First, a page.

Cheney defends criticism

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SHANNON, Ireland (AP) – Vice President Dick Cheney, wrapping up an overseas trip that produced sparks in Moscow, defended his criticism of Russian President Vladimir Putin as measured in tone. “It’s more important that you have open, honest, frank discussions about your views,” Cheney said Sunday.

“None of us wants to see Russia as an enemy,” Cheney told reporters aboard Air Force Two on his way home after stops in Lithuania, Kazakhstan and Croatia.

The vice president praised the progress toward democracy across Eastern Europe and stressed the importance of Kazakhstan’s energy reserves. The former Soviet republic in central Asia is “one of the few places where we’re going to see an increase in oil production from a non-OPEC state over the next few years,” he said.

Cheney also said that he thought it was a mistake for countries to nationalize their energy industries, as Bolivia recently said it was doing with its natural gas resources.

Cheney has drawn criticism from Russia for saying at a conference in Lithuania last week that Putin is reversing democratic reforms and using energy reserves as blackmail to gain political leverage.

From Washington, one Putin critic lauded Cheney’s comments.

“They’re right on the mark,” said Sen. John McCain, R-Ariz. “Putin wants all of the benefits of being part of the West and part of the G-8 and none of the responsibilities of democracy,” he told CBS’ “Face the Nation.” Russia is hosting the Group of Eight summit of industrial nations in St. Petersburg in July.

The vice president rejected the suggestion that his own remarks had been strident and described them as measured. He pointedly directed reporters to a speech delivered at the same conference by Andrei Illarionov, a former economic adviser to Putin who was sharply critical of the Russian president.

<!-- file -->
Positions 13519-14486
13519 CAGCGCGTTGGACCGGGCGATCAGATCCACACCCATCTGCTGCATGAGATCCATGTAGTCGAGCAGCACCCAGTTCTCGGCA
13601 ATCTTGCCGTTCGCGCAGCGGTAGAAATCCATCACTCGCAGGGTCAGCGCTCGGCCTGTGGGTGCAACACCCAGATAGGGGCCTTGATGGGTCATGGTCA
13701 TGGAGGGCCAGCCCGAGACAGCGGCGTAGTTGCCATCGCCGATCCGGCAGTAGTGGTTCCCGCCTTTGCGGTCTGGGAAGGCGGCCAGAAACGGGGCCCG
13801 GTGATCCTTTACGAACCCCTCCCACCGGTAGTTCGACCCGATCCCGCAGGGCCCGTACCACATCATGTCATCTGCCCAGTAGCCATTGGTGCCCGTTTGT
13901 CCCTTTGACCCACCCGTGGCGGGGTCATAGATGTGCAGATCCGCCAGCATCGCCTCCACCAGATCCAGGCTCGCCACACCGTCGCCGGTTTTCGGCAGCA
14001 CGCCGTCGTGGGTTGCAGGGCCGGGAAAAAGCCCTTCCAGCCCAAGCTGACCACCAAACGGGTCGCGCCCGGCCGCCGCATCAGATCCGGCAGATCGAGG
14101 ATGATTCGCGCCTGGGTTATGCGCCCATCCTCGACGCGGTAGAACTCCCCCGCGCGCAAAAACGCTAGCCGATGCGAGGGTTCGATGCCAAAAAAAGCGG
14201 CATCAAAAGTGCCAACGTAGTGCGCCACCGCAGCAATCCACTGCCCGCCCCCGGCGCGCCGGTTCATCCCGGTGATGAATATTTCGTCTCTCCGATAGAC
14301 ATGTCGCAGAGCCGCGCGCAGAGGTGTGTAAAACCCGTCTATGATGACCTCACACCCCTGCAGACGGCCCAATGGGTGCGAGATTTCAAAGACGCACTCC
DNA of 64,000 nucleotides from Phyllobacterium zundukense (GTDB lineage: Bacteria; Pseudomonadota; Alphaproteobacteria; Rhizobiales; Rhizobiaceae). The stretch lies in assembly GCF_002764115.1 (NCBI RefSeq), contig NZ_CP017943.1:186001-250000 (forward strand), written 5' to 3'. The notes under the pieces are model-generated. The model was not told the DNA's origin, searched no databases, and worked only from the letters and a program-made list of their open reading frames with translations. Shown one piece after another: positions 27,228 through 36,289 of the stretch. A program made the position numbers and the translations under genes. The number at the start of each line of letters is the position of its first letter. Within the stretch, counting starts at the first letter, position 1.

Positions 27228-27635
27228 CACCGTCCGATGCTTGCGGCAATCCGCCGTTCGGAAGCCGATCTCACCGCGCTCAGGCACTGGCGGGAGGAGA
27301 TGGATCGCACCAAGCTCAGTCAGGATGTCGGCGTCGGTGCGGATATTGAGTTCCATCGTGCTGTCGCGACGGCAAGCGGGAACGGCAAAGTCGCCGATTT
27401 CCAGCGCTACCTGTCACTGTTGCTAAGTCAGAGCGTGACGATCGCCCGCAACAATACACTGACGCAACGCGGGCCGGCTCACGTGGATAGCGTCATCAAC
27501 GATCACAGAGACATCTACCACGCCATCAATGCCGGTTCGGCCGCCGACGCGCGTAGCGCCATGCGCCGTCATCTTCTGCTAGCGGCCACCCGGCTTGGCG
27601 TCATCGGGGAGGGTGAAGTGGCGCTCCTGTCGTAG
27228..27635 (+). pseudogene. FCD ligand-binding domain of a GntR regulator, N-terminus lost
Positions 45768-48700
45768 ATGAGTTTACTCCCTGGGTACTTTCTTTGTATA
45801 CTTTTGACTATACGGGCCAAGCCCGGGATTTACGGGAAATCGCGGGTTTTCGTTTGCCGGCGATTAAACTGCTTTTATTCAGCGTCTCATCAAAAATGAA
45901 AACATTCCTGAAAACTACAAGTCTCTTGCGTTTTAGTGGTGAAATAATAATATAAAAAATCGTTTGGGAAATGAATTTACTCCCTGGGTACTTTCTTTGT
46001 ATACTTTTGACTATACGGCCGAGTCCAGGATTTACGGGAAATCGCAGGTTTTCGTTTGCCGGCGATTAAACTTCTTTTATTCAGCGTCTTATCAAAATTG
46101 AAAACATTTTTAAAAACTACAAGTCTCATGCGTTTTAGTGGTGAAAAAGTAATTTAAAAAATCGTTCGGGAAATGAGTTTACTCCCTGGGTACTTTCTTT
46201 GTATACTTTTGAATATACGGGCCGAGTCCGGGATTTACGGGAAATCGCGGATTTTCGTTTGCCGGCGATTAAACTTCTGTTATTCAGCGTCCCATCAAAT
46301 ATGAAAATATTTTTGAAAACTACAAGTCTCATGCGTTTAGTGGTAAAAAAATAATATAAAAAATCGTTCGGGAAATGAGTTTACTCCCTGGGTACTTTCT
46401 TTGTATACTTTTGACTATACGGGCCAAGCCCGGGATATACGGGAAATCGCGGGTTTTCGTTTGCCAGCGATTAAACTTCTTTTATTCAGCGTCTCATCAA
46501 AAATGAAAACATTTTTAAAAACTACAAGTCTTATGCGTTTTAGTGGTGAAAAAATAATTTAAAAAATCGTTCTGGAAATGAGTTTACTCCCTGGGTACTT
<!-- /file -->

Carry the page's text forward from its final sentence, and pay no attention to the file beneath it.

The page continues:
“The story of destruction of freedom in my own country, Russia, is sad,” Illarionov said. “The fall of freedom in one country is a blow to world freedom.”

Cheney told reporters that he doubted the controversy would affect Russia’s reaction to the U.S.-led drive to prevent Iran from developing nuclear weapons.

“We have a whole series of relationships ongoing at any one time. Got the G-8 coming up,” he said. “It’s more important that you have open, honest, frank discussions about your views.”

Cheney noted that he had met with virtually all the leaders who were in Lithuania for the gathering of countries in Russia’s long shadow. He said they told him in private conversations that they are concerned “that the Russians are trying to use their control of the production and transportation of gas, natural gas in particular, to obtain leverage on a lot of governments.”

Cheney headed home after attending a meeting with the leaders of Albania, Macedonia and Croatia. All three countries are seeking membership in NATO and the European Union.

Supporting their aspirations, the vice president said they and other countries like them can “help us rededicate ourselves to the basic and fundamental values of freedom and democracy.”

Seated at a diamond-shape table with Croatian Prime Minister Ivo Sanader, Albanian Prime Minister Sali Berisha and Macedonian Prime Minister Vlado Buckovski, Cheney thanked all three for their help in the fight against terrorism.

“We deeply appreciate the fact that all of you are already engaged alongside NATO and U.S. forces in places like Afghanistan and Iraq,” he said. Albania and Macedonia have small contingents of troops in Iraq.

In his public remarks in the seaside Croatian city of Dubrovnik, Cheney did not mention any of the controversies on the path toward full membership in NATO.

Albania and Macedonia have both agreed to demands from the administration to exempt U.S. citizens from the jurisdiction of the United Nations’ International Criminal Court. Croatia, though, has not.

Apart from less than 24 hours in Kazakhstan, Cheney spent his entire trip in Europe. His stated goal was to advance Bush’s “freedom agenda.”

The vice president said it was interesting to “see what the world looks like in these particular locales” compared to 15 years ago when he was secretary of defense both before and immediately after the end of the Cold War. He noted the “extent to which they’d become strong, viable democracies,” although he added, “A lot of them still have problems and still have things they need to do.”

Cheney, asked about Bolivia’s action, said nationalization usually means countries “don’t have as vibrant an energy sector as they would otherwise, they don’t get the latest technology and they don’t get the advantages of capital investment.”

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